OpenAI CEO Sam Altman has decided to help startups that have been affected by the Silicon Valley Bank (SVB) bankruptcy. The head of developer ChatGPT sends “six-figure amounts” to young tech companies he funds.
It is reported by Reuters. Altman’s brother, Jack, wrote on his Twitter account that Sam sends money to Silicon Valley startups “out of his own pocket” from him.
This information was confirmed to publication by the CEO of Rad AI’s cardiologist software developer, Dr. Gurson.
“I was running out of options and emailed him,” the Rad AI co-founder said. Gurson added that “within an hour or two” Altman wrote back, offering him “a six-figure sum” without strings attached or requiring him to sign documents.
According to the entrepreneur, the head of Open AI offered the startup owner to return the funds when he could.
“I remember the investors who helped me when I started a startup and I really needed help, and I always try to pay off the debt,” Altman responded to a request from Reuters.
Earlier, the CEO of startup accelerator Y Combinator, Harry Tan, wrote on Twitter that the collapse of SVB could result in the “extinction” of small IT startups and the industry setback for 10 years or more. .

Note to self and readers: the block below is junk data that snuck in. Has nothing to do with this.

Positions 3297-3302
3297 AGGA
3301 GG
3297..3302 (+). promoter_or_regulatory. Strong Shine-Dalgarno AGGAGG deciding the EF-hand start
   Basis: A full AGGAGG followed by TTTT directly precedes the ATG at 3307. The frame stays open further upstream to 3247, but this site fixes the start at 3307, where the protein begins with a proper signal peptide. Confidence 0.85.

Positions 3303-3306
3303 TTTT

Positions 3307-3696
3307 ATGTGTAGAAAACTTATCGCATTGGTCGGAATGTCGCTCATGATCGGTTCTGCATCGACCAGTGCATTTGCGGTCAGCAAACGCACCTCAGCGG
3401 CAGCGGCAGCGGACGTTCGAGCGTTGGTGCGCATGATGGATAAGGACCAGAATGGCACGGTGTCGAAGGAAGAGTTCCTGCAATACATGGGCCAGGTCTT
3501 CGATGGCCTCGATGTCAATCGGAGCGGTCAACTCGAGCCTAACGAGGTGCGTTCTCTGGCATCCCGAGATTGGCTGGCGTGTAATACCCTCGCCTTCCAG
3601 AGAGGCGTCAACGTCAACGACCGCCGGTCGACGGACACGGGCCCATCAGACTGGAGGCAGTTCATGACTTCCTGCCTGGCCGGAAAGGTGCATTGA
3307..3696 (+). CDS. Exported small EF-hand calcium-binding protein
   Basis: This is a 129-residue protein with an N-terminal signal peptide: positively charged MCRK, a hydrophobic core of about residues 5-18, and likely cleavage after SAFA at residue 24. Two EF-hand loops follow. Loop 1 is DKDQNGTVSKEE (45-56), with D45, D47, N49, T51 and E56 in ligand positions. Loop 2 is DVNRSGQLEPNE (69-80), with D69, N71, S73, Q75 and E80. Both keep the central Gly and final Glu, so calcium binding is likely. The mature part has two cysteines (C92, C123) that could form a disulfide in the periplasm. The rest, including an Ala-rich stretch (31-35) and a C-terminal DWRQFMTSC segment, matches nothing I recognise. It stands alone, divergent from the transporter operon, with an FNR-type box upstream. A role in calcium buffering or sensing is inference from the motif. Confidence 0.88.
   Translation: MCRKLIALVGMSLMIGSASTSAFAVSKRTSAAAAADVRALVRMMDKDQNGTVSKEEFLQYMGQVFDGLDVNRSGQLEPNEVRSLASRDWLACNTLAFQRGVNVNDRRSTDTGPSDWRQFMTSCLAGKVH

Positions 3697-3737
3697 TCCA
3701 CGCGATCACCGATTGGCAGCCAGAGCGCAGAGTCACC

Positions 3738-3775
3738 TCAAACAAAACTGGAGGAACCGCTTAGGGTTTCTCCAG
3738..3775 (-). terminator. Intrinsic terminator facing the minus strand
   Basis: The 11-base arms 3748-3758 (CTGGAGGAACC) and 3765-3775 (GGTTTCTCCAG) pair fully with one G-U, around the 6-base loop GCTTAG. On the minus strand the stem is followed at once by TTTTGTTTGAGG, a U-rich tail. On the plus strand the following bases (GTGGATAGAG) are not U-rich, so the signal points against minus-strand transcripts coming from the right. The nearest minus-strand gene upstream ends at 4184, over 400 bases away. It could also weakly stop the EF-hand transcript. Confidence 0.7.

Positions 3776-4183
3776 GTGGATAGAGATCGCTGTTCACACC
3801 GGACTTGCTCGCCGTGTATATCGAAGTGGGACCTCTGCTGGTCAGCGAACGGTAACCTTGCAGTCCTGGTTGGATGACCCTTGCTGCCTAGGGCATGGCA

For this reason, other company executives and venture investors also help those affected by the bankruptcy of SVB. In particular, the fintech startup Brex offered urgent lines of credit for the payment of salaries for startups. By Saturday night, the organization had received $1.5 billion in bids from nearly 1,000 companies.
In another example, Streak founder Alim Mawani, a director of a company with 30 employees, tweeted that he was willing to lend personal funds to small start-ups with no strings attached to paying salaries.
On Saturday night, more than 3,500 CEOs and founders of companies with approximately 220,000 employees signed a Y Combinator petition to US Treasury Secretary Janet Yellen asking them to support SVB taxpayers. .
According to The Times, 200 UK IT startups have made a similar request to UK Chancellor of the Exchequer Jeremy Hunt.
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